In X-Men Legacy #3, Legion was taken prisoner by the Yamaugichi-Kai Clan, a Japanese mafia family. These goofballs spoke hilariously bad English — or in the words of Legacy‘s witty writer Simon Spurrier, “the shouty Google Translation goons” — but proved to be fairly effective captors.
Searching inside himself for someone that could help, he fumbled two attempts at other personalities/powers before landing on Chronodon. Abandoning all concepts of humanistic personalities here, the comic’s writer and artist plunged into absurdism. Chronodon, as his name suggests (if you’re insane), was a dinosaur with a big clock for a face. Hard to say what kind of dino it was; at times it resembled a T-Rex, at others it looked more like something larger, maybe an Apatosaurus.
Chronodon’s power was to manipulate time. David set a trap for the big dinosaur in his mind, but it didn’t work out, forcing him to keep looking for a personality he could overpower. He was later able to use Chronodon’s power to steal a few tender moments with Blindfold in the middle of an apocalypse.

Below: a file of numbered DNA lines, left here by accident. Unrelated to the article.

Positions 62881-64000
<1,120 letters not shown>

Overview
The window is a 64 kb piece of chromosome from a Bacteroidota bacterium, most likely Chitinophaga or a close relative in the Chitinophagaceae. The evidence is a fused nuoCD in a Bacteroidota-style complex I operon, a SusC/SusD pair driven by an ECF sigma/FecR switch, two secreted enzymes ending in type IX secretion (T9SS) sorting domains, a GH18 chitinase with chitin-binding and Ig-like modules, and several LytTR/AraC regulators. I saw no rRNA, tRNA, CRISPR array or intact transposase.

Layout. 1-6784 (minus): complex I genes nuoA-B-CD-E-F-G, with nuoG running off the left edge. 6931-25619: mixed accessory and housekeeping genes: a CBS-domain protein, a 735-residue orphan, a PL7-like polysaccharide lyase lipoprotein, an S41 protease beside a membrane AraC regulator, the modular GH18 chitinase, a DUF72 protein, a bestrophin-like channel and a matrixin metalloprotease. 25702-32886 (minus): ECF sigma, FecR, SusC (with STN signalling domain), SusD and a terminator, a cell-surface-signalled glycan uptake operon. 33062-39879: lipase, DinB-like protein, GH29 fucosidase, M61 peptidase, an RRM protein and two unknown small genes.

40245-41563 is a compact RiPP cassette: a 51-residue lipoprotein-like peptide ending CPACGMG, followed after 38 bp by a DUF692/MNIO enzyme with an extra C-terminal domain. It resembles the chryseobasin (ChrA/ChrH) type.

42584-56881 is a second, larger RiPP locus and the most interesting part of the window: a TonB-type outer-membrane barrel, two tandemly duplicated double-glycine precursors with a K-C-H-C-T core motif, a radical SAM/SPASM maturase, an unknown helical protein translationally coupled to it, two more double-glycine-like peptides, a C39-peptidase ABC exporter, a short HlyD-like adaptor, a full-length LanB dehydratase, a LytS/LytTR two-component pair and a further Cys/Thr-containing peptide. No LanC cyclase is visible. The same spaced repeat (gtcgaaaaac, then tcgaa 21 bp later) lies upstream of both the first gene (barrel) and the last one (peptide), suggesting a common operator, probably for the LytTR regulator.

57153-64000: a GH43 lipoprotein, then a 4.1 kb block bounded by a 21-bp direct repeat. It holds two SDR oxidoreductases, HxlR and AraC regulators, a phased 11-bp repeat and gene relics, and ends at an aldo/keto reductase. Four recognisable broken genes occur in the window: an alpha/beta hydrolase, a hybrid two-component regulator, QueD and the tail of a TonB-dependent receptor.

1. Bleeding Image
When it comes to “WTF,” you can’t get much more out there than a being whose superpower is to be a living voodoo doll.
Bleeding Image appeared on just one page of X-Men Legacy #252, but his impact was felt throughout the rest of the issue. He went toe-to-toe with Rogue, besting her with his power of pain transferal. The way his powers worked is that Bleeding Image hurt himself, and his opponent felt it.
Immediately after they met, he stabbed himself in the shoulder, and Rogue felt the pain. It deterred her briefly, but she trudged on. After uttering the famous “Abandon hope, all ye who enter here” quote from Dante’s Inferno, Bleeding Image unbuttoned his vest to reveal a bomb strapped to his chest. The blast destroyed him completely, and nearly took Rogue’s life as well.
For sheer commitment to his particular brand of crazy, we have to award Bleeding Image top marks as Legion’s most insane personality.
Which of Legion’s personalities stand out the most to you? Which do you want to see make their debut on the small screen? Let us know in the comments.
Legion premieres tonight at 10pm on FX.